Improvements to the Visa System Move Forward in Senate
July 12, 2012
Washington, D.C. — Republican Sen. Chuck Grassley of Iowa on Wednesday removed his “hold” on legislation that would adjust the distribution of employment and family-based immigrant visas. The “Fairness for High-Skilled Immigrants Act,” H.R. 3012, passed the House of Representatives with overwhelming bipartisan support last November, but Sen. Grassley’s hold kept the bill from moving forward in the Senate. The legislation addresses the badly clogged system of employment-based and family-based visas. Current law limits any one country to 7 percent of immigration visa quotas, causing enormous backlogs for legal immigrants from high-demand countries such as India and China. The following is a statement from Ali Noorani, Executive Director of the National Immigration Forum.
“Immigration solutions have been held hostage to congressional partisan gridlock for far too long. We welcome efforts to clear the way for legislation that is pro-families, pro-jobs and pro-business.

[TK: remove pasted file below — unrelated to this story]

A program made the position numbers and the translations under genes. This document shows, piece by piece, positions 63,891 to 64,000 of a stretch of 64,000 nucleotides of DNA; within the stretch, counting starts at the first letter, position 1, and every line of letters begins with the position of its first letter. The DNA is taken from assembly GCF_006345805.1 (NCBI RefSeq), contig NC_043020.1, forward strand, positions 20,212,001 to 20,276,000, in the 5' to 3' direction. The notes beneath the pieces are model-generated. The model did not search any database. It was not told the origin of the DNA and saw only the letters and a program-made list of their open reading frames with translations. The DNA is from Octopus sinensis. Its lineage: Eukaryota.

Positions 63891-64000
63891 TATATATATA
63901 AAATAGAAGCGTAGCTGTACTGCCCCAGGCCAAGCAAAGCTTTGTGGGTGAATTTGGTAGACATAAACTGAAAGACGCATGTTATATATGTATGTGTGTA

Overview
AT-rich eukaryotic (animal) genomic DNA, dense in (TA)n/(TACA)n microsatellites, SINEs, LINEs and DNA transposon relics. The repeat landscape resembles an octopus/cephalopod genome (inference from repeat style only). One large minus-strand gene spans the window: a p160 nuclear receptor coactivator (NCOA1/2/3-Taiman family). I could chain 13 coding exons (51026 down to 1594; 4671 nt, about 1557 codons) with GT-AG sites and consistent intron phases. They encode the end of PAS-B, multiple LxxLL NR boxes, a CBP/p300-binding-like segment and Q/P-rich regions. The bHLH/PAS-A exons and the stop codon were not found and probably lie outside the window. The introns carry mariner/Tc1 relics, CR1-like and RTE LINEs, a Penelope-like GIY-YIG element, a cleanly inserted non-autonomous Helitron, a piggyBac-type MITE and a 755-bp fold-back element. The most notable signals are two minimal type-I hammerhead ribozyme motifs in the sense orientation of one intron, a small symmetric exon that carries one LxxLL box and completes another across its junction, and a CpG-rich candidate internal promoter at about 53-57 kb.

“This bipartisan legislation serves the needs of our economy. It provides common-sense fixes to our arbitrary and inadequate immigration system that currently confines highly qualified engineers and surgeons to painfully long and slow-moving visa lines.
“Likewise, it addresses the long-term separation of families required under the current immigration system, which belies American values of family unity. Many families endure devastating waits — some as long as 23 years — for family-based visas. Meanwhile, U.S. citizens and permanent residents live without the companionship and support of their closest loved ones.
“Our visa quotas for immigrant workers and immigrant families need more than redistribution; they must be adjusted to reflect current demand. While this legislation will alleviate certain visa backlogs, Congress must do more. An immigration system that truly serves all Americans includes visas for skilled workers of all kinds. From the skilled engineer to the skilled farmworker, our economy depends on immigrants and immigration.
“We hope that this modest, yet important, effort lays the groundwork for broader reforms of our immigration system.”